- Associated Press - Sunday, March 9, 2014

CHARLESTON, W.Va. (AP) - Some people can sing, some can play instruments and some write songs. A lucky few can do it all.

But where does that leave the music fans without any of those talents? Standing in the audience, usually.

That wasn’t enough for Dave and Dan Mistich.

The self-professed “music nerds” wanted to get involved in West Virginia’s music scene, but couldn’t actually make music. Then Dan ran off to Athens, Ga., for graduate school.

That city’s music scene is legendary - it’s where REM got its start - but Dan quickly realized the bands back home were just as good as the ones in Athens. When he came home to visit, Dan suggested he and Dave start a record label to help promote West Virginia bands.

“He looked at me and said ‘What’s happening here is as good as anywhere else,’” Dave said.

The name “Twin Cousins” started as a joke. Dave and Dan are identical twins, which is especially noticeable because they both sport similar eye wear and beards. Yet, people still ask if they are twins. After a while, the brothers began insisting they were actually cousins.

Dave and Dan view their label as a curation project, like making a really big mix tape. They find bands they enjoy and help promote their music, in hopes that more people will hear it.

“If we can break even and have 10 more people listen to a band we like… that’s good enough,” Dan said. “It’s just supporting the people we believe in.”

They aren’t trying to get rich, which is good because it’s incredibly difficult to make money as a small record label. Yet, Dan said there’s still a role for small labels like Twin Cousins.

Home recording technology has improved so much in recent years that many bands now record and release albums all on their own. But releasing an album on a record label, even a small label, still carries more weight.

“It adds credibility for bands to be attached to a label,” Dan said.

Twin Cousins doesn’t “sign” bands like a major label, with lots of complication stipulations and legalese. Their contracts are more like a handshake agreement than a Faustian bargain.

“No one’s signed anything binding,” Dan said. “We think we can avoid the nasty bitter part of it by doing things on our terms.”

For their first release, a compilation aptly called “We’re In Over Our Heads But At Least Our Feet Are Wet,” Dave and Dan contacted bands they knew from West Virginia and Georgia.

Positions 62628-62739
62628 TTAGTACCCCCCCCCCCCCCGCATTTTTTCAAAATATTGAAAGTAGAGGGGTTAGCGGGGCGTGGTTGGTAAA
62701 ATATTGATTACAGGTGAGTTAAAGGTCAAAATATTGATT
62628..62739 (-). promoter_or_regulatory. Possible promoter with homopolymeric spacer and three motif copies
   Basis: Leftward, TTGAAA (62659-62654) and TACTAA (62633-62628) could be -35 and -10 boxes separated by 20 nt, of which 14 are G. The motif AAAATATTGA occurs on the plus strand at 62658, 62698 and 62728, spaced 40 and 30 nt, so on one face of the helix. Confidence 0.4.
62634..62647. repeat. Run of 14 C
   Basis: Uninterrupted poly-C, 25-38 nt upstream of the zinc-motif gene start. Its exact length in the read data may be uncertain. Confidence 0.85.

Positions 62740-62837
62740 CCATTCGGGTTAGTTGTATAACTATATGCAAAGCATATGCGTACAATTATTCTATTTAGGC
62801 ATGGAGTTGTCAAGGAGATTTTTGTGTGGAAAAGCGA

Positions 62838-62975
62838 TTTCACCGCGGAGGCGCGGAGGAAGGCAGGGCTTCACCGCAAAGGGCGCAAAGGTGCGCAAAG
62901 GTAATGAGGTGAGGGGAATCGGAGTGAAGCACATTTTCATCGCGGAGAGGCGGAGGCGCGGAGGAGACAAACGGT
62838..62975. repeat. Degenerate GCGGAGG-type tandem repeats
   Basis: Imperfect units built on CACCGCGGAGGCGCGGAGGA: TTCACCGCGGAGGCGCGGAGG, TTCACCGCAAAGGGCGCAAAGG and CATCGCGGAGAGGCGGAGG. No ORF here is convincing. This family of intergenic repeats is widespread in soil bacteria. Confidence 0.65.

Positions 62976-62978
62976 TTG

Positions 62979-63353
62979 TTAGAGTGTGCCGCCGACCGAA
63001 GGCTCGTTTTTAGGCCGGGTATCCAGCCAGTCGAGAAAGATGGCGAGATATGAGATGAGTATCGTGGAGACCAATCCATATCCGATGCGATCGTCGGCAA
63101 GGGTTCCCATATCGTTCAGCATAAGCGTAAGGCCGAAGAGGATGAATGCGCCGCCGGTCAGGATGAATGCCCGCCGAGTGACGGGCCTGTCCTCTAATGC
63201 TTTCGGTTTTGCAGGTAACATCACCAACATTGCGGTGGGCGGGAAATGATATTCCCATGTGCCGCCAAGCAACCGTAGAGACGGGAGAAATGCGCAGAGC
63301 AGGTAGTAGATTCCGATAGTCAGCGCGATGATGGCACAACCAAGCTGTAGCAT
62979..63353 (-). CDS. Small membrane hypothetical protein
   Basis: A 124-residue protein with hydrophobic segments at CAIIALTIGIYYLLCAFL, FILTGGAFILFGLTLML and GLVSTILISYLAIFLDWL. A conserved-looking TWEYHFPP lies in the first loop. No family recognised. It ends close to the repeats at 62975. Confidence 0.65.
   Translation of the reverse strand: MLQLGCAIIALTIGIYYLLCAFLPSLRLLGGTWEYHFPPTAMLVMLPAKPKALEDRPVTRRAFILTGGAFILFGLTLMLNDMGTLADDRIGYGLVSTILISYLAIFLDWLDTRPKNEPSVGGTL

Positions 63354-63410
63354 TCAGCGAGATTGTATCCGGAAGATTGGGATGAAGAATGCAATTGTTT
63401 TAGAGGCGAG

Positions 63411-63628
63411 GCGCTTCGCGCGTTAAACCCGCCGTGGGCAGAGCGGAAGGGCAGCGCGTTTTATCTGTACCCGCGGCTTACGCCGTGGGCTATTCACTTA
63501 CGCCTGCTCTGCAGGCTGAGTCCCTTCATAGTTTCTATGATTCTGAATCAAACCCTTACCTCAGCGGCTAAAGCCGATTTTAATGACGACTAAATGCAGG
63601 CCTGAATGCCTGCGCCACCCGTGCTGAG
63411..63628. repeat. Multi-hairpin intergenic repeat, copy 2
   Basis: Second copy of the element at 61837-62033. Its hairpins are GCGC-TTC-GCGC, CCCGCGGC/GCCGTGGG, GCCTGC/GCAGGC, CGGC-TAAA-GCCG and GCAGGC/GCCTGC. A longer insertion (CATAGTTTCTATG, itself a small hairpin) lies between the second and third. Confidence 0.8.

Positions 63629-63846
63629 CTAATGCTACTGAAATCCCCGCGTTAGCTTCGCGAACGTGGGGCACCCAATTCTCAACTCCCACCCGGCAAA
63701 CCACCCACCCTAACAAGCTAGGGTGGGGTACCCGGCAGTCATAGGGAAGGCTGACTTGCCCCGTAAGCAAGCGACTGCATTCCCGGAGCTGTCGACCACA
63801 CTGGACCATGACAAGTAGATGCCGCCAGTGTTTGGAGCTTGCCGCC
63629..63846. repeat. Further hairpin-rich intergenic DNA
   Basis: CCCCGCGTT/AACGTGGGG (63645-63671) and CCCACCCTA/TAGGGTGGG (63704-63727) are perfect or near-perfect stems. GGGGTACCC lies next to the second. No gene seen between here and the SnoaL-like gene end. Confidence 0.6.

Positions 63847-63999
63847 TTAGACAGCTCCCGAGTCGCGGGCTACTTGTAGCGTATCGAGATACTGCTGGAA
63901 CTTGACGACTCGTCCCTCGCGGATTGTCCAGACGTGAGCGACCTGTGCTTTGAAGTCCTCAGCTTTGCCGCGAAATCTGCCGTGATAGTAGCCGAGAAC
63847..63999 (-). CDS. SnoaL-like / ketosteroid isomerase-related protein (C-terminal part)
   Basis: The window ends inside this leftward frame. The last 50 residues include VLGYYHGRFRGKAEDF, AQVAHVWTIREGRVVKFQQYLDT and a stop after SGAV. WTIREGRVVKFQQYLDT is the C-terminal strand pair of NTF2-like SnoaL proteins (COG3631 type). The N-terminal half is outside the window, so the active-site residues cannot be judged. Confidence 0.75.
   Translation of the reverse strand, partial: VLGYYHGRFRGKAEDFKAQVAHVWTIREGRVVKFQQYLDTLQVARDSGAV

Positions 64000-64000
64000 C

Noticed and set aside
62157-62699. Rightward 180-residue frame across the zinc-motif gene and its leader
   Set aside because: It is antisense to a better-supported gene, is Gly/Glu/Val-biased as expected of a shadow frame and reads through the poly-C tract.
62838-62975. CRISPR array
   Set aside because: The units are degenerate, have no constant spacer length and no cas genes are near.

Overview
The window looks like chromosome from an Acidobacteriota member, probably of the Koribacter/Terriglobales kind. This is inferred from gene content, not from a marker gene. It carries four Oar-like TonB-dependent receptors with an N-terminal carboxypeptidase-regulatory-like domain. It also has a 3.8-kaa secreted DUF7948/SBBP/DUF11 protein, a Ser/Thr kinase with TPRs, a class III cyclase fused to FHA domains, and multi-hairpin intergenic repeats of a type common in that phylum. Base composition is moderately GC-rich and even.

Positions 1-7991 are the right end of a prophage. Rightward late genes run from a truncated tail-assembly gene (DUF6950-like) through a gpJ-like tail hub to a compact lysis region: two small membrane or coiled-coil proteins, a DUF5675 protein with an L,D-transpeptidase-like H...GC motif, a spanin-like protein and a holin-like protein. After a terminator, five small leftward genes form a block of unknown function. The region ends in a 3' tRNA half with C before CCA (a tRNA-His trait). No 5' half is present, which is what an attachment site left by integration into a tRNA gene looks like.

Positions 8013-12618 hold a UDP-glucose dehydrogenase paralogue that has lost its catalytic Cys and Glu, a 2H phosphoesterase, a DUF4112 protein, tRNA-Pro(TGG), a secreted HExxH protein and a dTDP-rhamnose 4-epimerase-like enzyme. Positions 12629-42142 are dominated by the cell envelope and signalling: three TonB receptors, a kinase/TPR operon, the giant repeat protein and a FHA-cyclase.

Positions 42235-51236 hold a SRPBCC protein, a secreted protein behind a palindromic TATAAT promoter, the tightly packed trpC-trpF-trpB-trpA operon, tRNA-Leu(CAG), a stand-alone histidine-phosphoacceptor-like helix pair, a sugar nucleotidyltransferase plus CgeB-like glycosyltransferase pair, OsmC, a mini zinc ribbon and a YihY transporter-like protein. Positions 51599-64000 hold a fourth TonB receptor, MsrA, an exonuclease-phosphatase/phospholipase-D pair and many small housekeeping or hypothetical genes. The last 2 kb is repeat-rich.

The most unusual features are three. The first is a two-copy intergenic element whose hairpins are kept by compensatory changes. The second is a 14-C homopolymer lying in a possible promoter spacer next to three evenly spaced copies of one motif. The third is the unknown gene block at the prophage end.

Eleven bands contributed songs, for which they received a couple dozen copies of the compilation, which they could then sell on tour. That way, bands could make money on the record sales and Twin Cousins could promote their brand.

Next month, Twin Cousins’ will release “Silver Lining” by the Shepherdstown-area band Bishops. Frontman Tucker Riggleman formerly had his own record label, but let the project fizzle after his former band The Demon Beat disbanded.

“I said, it would be nice if someone helped me out a little bit,” Riggleman said. “We put a lot of love on this new record and I didn’t want it to come out like the other ones did, online for free.”

He contacted Twin Cousins, and asked if they would be interested in releasing Bishops’ new record. The brothers listened to the album and immediately agreed.

Twin Cousins agreed to cover the cost of pressing the album and help promote it. The album will be released on cassette this month through Funny/Not Funny Records of Harrisonburg, Va. Twin Cousins will release the album digitally on iTunes and Amazon on April 8 and then, on May 20, will release a limited run of “Silver Lining” vinyl records.

The band isn’t required to produce any more records for Twin Cousins, although Riggleman said he would like to continue his relationship with the Mistich brothers.

“It feels good not to be the one making all the phone calls and emails to the pressing plant and art people,” Riggleman said.

He said releasing the album through Twin Cousins has allowed him spend time on the band, writing new songs and booking shows.

Eventually, Dave and Dan hope to release four or five records each year.

“It’s the best hobby I’ve ever been involved with,” Dan said. “There’s a lot of great art from West Virginia. Unfortunately, it just doesn’t have the kind of support it needs to make it national.”

He hopes that, in some small way, Twin Cousins is helping to change that.

“It’s a matter of getting it in people’s hands. If you can get it in someone’s hands, I think the music holds up,” he said.

For more information on Twin Cousins Records, or to hear music from the label’s releases, visit twincousinsrecords.bandcamp.com.

___

Information from: Charleston Daily Mail, https://www.charlestondailymail.com

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